Wednesday, March 04, 2009

Take That Diabetes

Over the weekend I was at a spiritual retreat up in the mountains. It was, as it always is, an awesome uplifting weekend. I sang a lot. I prayed a lot. I cried a lot. I love it.

My diabetes was playing nice for almost the entire time. Almost.

On Saturday I had a crazy high BG that I am sure came from not knowing how many carbs breakfast had in it. It was some apple pancake surprise that was amazing but apparently 1000 carbs per serving.

Anyhow, as I was walking across camp my right hand cramped up. I grabbed it with my left hand and tried to massage the muscle when my left hand did the same thing. Both of my hands were locked in an abnormal fashion. My fingers were tangled together and I could not stop it. I tried my best to “pull apart” the muscle by forcing my hands to open but I could not do it. A friend of mine saw me in pain and grabbed my hands to try and massage them but it did not work.

It was so painful. I told the group that I was going to go to my room to check my BG. I walked up to my cabin still in pain from the cramps. I saw my One Touch lying on my bed but I had no way to open it. I got down on my knees and pressed my twisted hands on the floor. I put all my weight on them to try and stretch out the muscle so I could at least test. The right hand gave in but my left was still knotted up.

While sitting on the floor next to my bed I opened my machine with one hand. Popped the vial open with my thumb, slid a strip out, stuck it into the machine, grabbed the lancing device in my right hand, pointed it towards my right pinky, and let her rip. I never test on my right hand so I was POURING blood everywhere especially since I didn’t adjust the depth of the lancet.


Luckily my pump was in my right pocket. I grabbed it out, punched in a correction and again began trying to loosen the grip of the cramp.

I tried massaging my hand again and the right hand cramped up, again.

I was back on the floor with both hands on the floor in a twisted mess pushing on them as hard as I could stand. It hurt tremendously. Suddenly anger came over me.

“I hate this. Dammit I need my hands. I hate this so f***ing much.” I starting crying being both angry and depressed that diabetes was ruining my time and my ability to serve. “I don’t know what to do, I cannot do this!”

As soon as I said that it stopped. Maybe just giving up was what I needed I dunno, but it stopped. I lied down on my bunk and cried a bit more just hating this crap.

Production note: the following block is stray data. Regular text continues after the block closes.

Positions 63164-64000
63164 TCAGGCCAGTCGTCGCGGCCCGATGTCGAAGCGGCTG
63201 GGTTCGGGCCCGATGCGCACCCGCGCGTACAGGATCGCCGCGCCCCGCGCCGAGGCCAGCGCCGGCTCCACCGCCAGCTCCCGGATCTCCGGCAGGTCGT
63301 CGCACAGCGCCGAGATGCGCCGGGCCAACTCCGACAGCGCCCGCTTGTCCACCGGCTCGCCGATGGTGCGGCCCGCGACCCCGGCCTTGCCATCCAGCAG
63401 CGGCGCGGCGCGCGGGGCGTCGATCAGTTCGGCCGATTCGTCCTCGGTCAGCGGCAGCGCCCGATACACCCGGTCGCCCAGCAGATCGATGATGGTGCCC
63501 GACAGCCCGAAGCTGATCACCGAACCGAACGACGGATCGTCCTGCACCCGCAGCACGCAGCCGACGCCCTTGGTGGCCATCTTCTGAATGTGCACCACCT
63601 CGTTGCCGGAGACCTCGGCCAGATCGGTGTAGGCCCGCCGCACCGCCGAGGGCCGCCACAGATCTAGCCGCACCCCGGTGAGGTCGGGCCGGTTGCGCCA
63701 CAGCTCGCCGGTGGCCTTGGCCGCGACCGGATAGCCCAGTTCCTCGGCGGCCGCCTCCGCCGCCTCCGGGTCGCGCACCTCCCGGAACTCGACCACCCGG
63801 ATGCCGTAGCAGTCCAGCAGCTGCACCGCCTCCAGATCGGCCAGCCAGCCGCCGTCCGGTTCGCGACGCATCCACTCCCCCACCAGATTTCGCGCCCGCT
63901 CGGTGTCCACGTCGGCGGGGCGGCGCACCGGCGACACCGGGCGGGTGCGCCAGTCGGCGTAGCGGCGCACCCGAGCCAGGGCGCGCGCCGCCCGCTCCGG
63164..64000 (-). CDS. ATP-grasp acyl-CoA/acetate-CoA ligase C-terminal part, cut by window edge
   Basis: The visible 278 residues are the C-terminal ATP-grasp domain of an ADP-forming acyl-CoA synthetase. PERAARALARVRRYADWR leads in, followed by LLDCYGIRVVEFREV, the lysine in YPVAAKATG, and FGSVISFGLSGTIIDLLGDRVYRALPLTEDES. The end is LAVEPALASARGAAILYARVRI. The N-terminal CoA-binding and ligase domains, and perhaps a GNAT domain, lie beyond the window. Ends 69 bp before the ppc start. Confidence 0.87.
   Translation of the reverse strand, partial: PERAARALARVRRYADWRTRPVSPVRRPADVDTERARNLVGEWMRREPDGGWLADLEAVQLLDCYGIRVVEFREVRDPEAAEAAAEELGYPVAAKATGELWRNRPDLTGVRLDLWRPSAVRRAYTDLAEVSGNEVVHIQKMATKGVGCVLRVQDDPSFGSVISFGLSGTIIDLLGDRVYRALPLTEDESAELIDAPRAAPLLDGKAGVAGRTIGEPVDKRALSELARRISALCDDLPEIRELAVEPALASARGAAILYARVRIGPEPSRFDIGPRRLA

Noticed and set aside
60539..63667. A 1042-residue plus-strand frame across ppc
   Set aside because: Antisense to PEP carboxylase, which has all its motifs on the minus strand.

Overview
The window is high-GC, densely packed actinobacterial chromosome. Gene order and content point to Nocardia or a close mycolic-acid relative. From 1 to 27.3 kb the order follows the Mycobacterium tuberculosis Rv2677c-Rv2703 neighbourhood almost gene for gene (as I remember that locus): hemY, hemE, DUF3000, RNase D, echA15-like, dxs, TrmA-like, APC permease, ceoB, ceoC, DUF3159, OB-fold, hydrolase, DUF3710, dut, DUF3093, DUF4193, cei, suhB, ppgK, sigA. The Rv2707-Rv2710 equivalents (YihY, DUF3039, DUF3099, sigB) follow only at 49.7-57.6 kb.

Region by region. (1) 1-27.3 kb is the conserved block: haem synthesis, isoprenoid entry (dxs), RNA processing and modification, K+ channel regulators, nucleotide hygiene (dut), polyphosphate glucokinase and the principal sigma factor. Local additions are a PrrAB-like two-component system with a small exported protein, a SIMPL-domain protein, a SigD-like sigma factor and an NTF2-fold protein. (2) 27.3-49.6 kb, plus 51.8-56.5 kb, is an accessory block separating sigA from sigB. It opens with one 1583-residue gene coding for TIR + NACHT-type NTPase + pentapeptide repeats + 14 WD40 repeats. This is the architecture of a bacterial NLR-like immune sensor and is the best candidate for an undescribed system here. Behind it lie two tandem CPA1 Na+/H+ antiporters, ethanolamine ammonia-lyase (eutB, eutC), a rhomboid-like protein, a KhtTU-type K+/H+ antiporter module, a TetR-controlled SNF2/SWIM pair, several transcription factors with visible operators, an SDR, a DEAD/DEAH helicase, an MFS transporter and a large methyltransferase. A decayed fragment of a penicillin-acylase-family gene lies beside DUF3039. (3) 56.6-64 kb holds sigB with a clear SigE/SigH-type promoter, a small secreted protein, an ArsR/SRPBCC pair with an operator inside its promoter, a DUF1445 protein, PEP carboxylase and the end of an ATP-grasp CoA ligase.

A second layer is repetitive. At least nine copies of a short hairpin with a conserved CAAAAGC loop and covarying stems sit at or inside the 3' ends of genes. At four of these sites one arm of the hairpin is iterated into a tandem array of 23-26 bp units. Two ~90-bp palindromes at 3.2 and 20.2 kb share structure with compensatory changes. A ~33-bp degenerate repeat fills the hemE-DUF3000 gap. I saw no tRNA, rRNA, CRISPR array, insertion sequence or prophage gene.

It’s hard when the whole time I was so up and happy and having a great time and then diabetes can show up and ruin it.

The thing I should say is after my BG was under control, the rest of the weekend was amazing! I can’t let something like that keep me down.

Take that diabetes.


Anonymous said...

George - yes, I get this ALL the time! It first started in my calves...just this year, it would transfer to my hand - almost in the palm by the web of my thumb. In my hand, numbness and tingliness occur also. When I asked my endo about this, he told me it was my muscles' reaction to not using insulin appropriately. And when your muscle is starved for energy, it cramps. I first had this symptom when I was pregnant. I thought it was pregnancy, but when it came back a year ago in my calves, it was my first clue that my BS was over 200. The endo also told me the more I tighten up as a result of it, the more it doesn't relax, so when I get them in my calf, I'm supposed to not extend my feet, but rather hold them straight up so as not to stretch the muscle. It's harder to do with the hand, but I have relaxed it away there also.

I feel for you. I could take it in my calves - that just interrupted my sleep, but my hands - I need them to write and type!

floreksa said...

I've never noticed it with a high, but that's part what happens with my carpal tunnel. I get the sleeping/pins and needles crap, but also get "claw" hand too if I do something too much that involves my hand muscles (knitting, stirring something thick, piping frosting). It HURTS!

Scott K. Johnson said...

Dang man, diabetes sure does mess with us sometimes doesn't it! And so many people don't understand that it is not just the physical pain (like this), but also the emotional toll it takes (breaking you away from your service, and making you feel so helpless).

Karen said...

Oh George, I hate that this happened. I hate that you felt that pain. And most of all, I hate that you felt all of that frustration. And really most of all, I hate diabetes - maybe not all the time, but some days.

amylia said...

I'm sad to read this happened to you, but glad you shared it. It must've taken courage to share this story, since you are such a happy guy and this was a moment of sadness and vulnerability. I'm glad it went away as soon as YOU gave it away.